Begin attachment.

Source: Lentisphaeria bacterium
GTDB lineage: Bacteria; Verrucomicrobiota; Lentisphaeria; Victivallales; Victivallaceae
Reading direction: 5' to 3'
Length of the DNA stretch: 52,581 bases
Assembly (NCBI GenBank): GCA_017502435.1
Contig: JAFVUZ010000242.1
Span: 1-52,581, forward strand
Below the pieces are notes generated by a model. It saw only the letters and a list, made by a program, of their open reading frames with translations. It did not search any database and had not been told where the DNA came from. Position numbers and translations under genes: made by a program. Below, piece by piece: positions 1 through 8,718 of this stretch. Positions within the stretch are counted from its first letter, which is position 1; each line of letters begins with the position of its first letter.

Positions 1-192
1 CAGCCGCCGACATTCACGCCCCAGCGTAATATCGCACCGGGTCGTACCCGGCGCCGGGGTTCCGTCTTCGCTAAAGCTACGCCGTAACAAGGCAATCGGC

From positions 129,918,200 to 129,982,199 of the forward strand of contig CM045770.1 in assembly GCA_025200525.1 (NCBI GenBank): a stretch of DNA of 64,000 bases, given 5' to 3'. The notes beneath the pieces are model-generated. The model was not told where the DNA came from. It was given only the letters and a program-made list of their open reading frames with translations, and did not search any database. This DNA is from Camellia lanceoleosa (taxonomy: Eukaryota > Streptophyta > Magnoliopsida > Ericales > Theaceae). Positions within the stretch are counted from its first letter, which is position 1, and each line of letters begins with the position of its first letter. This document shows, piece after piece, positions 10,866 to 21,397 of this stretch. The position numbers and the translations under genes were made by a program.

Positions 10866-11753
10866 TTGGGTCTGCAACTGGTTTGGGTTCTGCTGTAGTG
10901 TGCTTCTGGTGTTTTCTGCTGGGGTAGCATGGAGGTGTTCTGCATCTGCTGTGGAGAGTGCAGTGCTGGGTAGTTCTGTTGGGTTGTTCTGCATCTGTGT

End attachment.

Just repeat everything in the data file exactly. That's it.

Source: Lentisphaeria bacterium
GTDB lineage: Bacteria; Verrucomicrobiota; Lentisphaeria; Victivallales; Victivallaceae
Reading direction: 5' to 3'
Length of the DNA stretch: 52,581 bases
Assembly (NCBI GenBank): GCA_017502435.1
Contig: JAFVUZ010000242.1
Span: 1-52,581, forward strand
Below the pieces are notes generated by a model. It saw only the letters and a list, made by a program, of their open reading frames with translations. It did not search any database and had not been told where the DNA came from. Position numbers and translations under genes: made by a program. Below, piece by piece: positions 1 through 8,718 of this stretch. Positions within the stretch are counted from its first letter, which is position 1; each line of letters begins with the position of its first letter.

Positions 1-192
1 CAGCCGCCGACATTCACGCCCCAGCGTAATATCGCACCGGGTCGTACCCGGCGCCGGGGTTCCGTCTTCGCTAAAGCTACGCCGTAACAAGGCAATCGGC

From positions 129,918,200 to 129,982,199 of the forward strand of contig CM045770.1 in assembly GCA_025200525.1 (NCBI GenBank): a stretch of DNA of 64,000 bases, given 5' to 3'. The notes beneath the pieces are model-generated. The model was not told where the DNA came from. It was given only the letters and a program-made list of their open reading frames with translations, and did not search any database. This DNA is from Camellia lanceoleosa (taxonomy: Eukaryota > Streptophyta > Magnoliopsida > Ericales > Theaceae). Positions within the stretch are counted from its first letter, which is position 1, and each line of letters begins with the position of its first letter. This document shows, piece after piece, positions 10,866 to 21,397 of this stretch. The position numbers and the translations under genes were made by a program.

Positions 10866-11753
10866 TTGGGTCTGCAACTGGTTTGGGTTCTGCTGTAGTG
10901 TGCTTCTGGTGTTTTCTGCTGGGGTAGCATGGAGGTGTTCTGCATCTGCTGTGGAGAGTGCAGTGCTGGGTAGTTCTGTTGGGTTGTTCTGCATCTGTGT